I saw something unusual the other day. Prophecy come to life. There is a stretch of road that I drive almost every day, now under construction. I guess there must have been some accidents, and the grading of the road made speed and visibility a problem. It was too hilly. So… as only a construction crew can do, with the aid of all those earth movers, they raised the low parts, and lowered the high parts. In Isaiah’s words, “Every valley shall be exalted, and every mountain and hill shall be made low: and the crooked shall be made straight, and the rough places plain”. (Isaiah 40:4). They had found the middle ground, literally.
Middle ground can be a good thing. Aristotle extolled the virtues of finding the mean between extremes. It is part of his Nicomachean Ethics, his examination for what makes for the good life. Think about some of those extremes and you will see that he has a point. Courage. Too little is cowardice, too much is rashness. Temperence. Too little is to be a prude. Too much is to be prodigal. Liberality… too little is to be stingy. Too much is to be profligate. Pride. Lack of it is an inferiority complex. Too much will turn you into a buffoon. And so it goes. The mean finds a good balance.
You also know from dealing with people, that the ones you like generally are reasonable. They can see your point of view even if they do not agree with it. They can weigh why they think the way they do without getting into a huff or calling names. Another name for it, is to be called a grownup.
If being grown up and reasonable is a virtue, you would not know it if you examined the public forum these days. Decorum seems to have been lost. There is a lot of shouting, and name calling, particularly on the internet, where people dismiss others in a manner they might be ashamed of up close. There is a thin-skinned president who spends an inordinate amount of time on Twitter, going after people in ad hominem attacks. It does not look very stately, and it lacks grace.
Civility is up for grabs right now. In Canada we are approaching a federal election which we are told will be nasty. They are blaming populism as suspect, even dangerous. What is most interesting, is that advisors for politicians are warning them to forego the usual emphasis on ‘diversity issues’ and focus on the majority, the things which tie us together and make us a cohesive society. It is good advice, but it might be too little too late.
I am glad if the ‘experts’ are finally going this route, because it is long overdue. Polarized opinions are not a good thing. They can lead to unrest and violence in a society. Identity politics have pitted one group against the other for a long time, and politicians have pandered to this in a bid for votes. If you fear your neighbour, your thinking will be easily swayed by such antics.
Find someone you may consider to be threatening, a stranger or a foreigner, and sit with them for an hour discussing the raising of kids or what they like to do in their spare time, and you will know what I mean. The human face of all those common and everyday things ties us together, sometimes called the public weal.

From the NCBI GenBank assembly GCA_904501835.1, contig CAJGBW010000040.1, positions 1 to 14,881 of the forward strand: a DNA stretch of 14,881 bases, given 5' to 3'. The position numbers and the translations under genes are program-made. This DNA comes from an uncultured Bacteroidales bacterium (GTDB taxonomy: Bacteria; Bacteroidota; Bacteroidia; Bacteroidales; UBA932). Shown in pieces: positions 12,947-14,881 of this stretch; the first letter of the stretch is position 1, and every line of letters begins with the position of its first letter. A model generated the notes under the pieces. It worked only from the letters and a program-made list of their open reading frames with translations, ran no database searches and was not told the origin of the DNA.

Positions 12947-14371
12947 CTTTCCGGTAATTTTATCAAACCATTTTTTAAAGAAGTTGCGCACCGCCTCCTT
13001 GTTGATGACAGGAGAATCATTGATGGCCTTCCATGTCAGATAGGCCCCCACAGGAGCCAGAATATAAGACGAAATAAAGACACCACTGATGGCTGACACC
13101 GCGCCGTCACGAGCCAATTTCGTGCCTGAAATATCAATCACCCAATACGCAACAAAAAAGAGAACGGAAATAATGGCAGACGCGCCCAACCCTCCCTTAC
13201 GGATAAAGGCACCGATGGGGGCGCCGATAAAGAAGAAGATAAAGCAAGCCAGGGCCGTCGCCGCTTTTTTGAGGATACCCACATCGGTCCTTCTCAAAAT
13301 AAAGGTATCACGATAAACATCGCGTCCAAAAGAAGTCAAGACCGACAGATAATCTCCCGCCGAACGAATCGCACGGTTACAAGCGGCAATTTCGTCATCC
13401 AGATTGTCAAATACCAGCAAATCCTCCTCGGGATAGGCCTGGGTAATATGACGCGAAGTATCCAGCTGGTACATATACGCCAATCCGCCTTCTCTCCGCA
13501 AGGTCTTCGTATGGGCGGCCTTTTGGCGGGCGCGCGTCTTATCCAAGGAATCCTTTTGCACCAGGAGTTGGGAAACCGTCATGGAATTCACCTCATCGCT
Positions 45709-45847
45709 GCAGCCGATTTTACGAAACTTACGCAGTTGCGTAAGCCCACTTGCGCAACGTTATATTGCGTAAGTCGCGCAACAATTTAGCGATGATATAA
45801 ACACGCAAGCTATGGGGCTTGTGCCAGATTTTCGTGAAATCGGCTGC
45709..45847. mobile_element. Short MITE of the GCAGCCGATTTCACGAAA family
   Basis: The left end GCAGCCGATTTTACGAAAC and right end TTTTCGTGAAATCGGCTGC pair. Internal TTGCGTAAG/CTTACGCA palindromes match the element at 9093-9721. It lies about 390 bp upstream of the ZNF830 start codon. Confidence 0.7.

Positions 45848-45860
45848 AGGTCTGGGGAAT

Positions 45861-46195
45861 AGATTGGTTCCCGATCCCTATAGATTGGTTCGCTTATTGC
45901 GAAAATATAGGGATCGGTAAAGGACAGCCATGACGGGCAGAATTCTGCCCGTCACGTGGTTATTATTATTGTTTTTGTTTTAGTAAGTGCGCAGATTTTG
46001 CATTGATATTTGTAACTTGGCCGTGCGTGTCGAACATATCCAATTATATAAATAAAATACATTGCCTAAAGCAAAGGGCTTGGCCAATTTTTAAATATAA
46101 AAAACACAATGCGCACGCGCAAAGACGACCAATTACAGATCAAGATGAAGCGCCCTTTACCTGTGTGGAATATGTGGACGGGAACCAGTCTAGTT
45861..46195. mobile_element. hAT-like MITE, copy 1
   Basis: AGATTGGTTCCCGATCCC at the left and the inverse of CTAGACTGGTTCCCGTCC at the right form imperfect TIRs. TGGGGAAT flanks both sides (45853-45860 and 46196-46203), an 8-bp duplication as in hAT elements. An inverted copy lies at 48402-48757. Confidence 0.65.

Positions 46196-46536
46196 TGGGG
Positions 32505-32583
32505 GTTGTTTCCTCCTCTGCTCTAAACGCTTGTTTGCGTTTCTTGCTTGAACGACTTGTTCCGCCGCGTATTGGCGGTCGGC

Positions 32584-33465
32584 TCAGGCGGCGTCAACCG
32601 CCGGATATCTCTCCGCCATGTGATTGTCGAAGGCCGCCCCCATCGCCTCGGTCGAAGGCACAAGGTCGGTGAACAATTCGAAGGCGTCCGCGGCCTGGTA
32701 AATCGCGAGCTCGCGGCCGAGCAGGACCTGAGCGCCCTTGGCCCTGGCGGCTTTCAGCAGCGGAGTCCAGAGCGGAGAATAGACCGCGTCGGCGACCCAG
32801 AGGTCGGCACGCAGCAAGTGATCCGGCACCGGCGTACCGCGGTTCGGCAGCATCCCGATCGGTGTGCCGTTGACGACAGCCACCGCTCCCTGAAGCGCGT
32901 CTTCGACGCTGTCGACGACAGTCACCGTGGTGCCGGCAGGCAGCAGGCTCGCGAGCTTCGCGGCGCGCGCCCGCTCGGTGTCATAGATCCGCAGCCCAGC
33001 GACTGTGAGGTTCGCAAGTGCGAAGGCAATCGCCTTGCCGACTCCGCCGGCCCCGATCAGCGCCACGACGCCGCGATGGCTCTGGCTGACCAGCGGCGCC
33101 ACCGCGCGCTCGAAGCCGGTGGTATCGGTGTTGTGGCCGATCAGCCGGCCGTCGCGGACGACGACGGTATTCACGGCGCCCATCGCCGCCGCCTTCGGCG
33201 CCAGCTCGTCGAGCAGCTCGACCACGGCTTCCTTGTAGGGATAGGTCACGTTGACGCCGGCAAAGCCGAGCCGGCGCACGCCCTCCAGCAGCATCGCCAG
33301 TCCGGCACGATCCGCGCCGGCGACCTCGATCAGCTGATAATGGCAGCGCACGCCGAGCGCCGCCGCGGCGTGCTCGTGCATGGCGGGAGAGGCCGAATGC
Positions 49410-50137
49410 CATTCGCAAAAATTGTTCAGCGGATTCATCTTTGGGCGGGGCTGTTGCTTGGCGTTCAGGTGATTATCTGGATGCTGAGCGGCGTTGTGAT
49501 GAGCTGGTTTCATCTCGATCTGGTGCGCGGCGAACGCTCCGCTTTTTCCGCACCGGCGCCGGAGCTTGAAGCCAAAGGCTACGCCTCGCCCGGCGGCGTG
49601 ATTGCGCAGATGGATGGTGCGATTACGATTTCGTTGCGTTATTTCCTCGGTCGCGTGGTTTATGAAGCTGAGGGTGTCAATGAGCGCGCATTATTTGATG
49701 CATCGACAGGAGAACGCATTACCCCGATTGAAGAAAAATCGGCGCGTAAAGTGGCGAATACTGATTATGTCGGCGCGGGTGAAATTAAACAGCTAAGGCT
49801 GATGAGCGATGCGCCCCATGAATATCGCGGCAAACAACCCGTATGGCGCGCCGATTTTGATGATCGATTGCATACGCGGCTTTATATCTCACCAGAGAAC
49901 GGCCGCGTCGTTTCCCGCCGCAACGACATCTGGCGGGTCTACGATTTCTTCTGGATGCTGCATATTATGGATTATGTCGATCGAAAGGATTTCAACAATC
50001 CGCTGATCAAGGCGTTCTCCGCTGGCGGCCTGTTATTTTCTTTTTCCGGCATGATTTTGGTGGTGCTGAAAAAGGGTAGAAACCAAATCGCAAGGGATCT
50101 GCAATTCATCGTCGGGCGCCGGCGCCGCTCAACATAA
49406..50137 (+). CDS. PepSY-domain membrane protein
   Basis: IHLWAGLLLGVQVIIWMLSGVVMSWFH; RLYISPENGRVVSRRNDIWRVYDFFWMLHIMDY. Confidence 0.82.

Those who push public policy agendas are very much to blame for the mess we have found ourselves in. They have listened to activists and called it kindness. They have strayed so far to the left that there is no room for reason. They dismiss wholesale, viewpoints which are commonly held. Those common people are afraid to speak up lest they be called names. Hillary Clinton can write an entire book about “How I Lost”, and yet not entertain the word ‘deplorable’ as part and parcel of how that came about.
In Canada, tolerance has also ventured into strange territory. Trudeau’s Bill C-16 enshrined special rights to all issues of gender, though we have strayed from simple binary science in this matter. This bill failed to predict where we have landed up this past year. A rather unsavoury transgender activist has made it a cottage industry to approach estheticians with the request that they wax his manhood in order to validate his womanhood. Most people would not find this reasonable, and yet his litigious behaviour has been rewarded via the BC Human Rights Tribunal which has awarded cash damages from those unwilling to offer the service. It has become international news, how far Canadian human rights policy has strayed from sanity. It puts me in mind of the scripture from Romans, “Professing themselves to be wise, they became fools”.
It would seem that tolerance has become an oxymoron in terms. Common sense, has become uncommon. It might be some time for reflection, hopefully in time to salvage those things that hold us together. It is as good advice for nations as for human beings.
Somewhere out there we have made a left turn on the road and it was a mistake. We have lost the middle ground. It can make for some dangerous driving. Construction ahead. Let us hope that the valleys are raised up, the mountains laid low, and the crooked places made plain, just as Isaiah predicted.